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Court Reporter Shortages

When most people think of a courtroom, the actors that come to mind are the judge, the various lawyers, the bailiff, the defendant, the plaintiff, and the various witnesses and journalists that are also in the room. There is another job, however, that is incredibly important to keep operations flowing smoothly: a court reporter. The reporter transcribes everything that goes on in the courtroom and keeps consistent records which can then be used for other proceedings. The human memory is very fickle; without a court reporter, a lot of events would be obfuscated, and this could lead to innocent people being left in an unfortunate position. There is a shortage of court reporters in Mississippi, and if this epidemic reaches Texas, the courts could become a lot more inefficient.

In Texas, there is a state agency responsible for managing court reporters and other transcriptionists, the Texas Court Reporters Association, or TCRA. From their website, an aspiring court reporter can take a variety of self-paced certification seminars that cover all aspects of the job, including captioning for the hard of hearing as well as ethics seminars. The certified court reporters are employees of the state and are assigned to work directly with judges and their courtrooms. However, in Mississippi, there is a shortage of court reporters. One judge claims that he is “hamstrung” and cannot get any work done because his court reporter left for Texas, where there are higher wages. In addition, another court was unable to fill an open position while a court reporter was on maternity leave. Ole Miss even discontinued a four-year degree program for court reporting because students became disinterested and stopped taking classes, but some claim it was due to the difficulty of the program; students had to graduate with a typing speed of 250 words per minute.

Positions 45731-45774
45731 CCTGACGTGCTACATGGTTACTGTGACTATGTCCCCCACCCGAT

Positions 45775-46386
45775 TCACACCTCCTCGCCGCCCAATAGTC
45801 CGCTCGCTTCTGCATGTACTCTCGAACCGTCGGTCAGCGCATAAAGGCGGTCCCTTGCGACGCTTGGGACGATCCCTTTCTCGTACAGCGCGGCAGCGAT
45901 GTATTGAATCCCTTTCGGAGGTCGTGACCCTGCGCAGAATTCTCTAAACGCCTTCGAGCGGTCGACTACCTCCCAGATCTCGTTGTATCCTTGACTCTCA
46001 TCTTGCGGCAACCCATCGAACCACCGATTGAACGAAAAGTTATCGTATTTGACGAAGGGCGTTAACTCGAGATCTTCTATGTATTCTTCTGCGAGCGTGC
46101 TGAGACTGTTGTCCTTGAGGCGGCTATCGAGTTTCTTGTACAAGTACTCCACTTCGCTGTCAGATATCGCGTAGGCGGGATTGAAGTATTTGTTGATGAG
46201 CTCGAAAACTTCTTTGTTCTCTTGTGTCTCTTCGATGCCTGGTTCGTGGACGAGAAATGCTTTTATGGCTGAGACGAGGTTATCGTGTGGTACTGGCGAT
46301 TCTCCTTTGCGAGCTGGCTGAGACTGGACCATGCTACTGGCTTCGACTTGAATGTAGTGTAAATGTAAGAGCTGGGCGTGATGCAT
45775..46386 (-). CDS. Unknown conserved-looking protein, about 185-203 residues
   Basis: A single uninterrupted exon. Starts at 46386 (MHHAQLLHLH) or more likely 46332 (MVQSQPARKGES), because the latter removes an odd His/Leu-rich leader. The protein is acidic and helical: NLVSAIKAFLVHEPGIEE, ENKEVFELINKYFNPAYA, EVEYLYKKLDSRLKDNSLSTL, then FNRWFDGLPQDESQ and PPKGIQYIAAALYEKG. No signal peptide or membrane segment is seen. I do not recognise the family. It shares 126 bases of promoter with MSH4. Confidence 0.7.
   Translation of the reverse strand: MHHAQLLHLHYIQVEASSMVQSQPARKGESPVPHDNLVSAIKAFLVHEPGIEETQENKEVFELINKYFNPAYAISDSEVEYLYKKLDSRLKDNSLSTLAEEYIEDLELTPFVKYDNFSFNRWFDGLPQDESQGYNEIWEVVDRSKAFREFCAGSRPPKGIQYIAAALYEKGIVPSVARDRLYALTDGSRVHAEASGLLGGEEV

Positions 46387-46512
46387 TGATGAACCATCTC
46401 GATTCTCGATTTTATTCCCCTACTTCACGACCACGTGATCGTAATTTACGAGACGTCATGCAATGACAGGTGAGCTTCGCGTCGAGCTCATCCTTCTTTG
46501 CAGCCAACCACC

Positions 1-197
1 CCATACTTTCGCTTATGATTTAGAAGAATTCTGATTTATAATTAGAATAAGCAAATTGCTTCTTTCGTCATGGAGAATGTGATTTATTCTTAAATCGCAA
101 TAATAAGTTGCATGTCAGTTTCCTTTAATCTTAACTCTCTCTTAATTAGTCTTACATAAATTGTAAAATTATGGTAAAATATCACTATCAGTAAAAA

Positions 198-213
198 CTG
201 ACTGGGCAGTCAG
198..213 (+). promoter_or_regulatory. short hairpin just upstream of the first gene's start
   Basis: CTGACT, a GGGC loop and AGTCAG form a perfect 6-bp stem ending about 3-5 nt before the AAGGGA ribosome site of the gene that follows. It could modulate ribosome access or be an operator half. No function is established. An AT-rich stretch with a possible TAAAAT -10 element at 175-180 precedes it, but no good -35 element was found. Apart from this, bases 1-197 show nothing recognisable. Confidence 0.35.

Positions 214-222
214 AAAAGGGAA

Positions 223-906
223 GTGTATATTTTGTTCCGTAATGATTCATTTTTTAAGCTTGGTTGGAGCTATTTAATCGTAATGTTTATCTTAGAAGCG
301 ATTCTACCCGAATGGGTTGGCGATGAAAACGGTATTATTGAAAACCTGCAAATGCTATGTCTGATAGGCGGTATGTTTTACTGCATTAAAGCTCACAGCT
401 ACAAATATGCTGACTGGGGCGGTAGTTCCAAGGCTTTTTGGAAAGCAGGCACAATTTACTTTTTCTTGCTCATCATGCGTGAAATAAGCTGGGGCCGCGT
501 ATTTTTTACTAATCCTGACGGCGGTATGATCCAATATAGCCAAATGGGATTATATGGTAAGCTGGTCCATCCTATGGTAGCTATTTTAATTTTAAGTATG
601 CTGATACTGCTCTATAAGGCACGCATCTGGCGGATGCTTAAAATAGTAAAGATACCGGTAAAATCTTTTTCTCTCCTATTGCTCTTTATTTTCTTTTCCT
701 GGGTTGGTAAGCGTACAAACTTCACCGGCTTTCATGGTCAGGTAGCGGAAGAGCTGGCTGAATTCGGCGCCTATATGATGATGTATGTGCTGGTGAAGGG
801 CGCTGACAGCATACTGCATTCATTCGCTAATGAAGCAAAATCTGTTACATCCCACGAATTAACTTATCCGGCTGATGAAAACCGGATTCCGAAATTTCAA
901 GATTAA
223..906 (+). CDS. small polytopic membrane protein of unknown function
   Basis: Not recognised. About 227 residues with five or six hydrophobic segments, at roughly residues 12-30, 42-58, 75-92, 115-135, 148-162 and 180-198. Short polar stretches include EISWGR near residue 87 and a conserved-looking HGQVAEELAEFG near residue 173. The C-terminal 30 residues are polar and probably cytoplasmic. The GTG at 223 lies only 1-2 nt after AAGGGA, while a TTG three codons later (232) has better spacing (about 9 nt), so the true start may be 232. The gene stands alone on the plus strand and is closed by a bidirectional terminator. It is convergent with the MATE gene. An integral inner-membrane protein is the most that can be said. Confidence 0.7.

Do court reporters need to be employees of the local government? In order to address the shortage, state governments could hire an outside legal services company in order to fill court reporter positions. Of course, the main issue with hiring an outside company is ensuring impartiality in reporting. However, increased competition may incentivize more people to become court reporters as companies increase their wages and benefits. Especially since court reporters are highly skilled and require a lot of certifications, we should ensure they are paid adequately. Even though it seems that Texas has more money to give court reporters the pay they deserve, having other options available would ensure a shortage never reaches this state.

Court reporting is incredibly important, and the transcripts from court proceedings are used at every level of the judiciary system. The Supreme Court always uses transcripts from the lower courts in major decisions to ensure that each court proceeded in a constitutional fashion. Court reporters are the backbone of the entire system, and without them, it would crumble to the ground.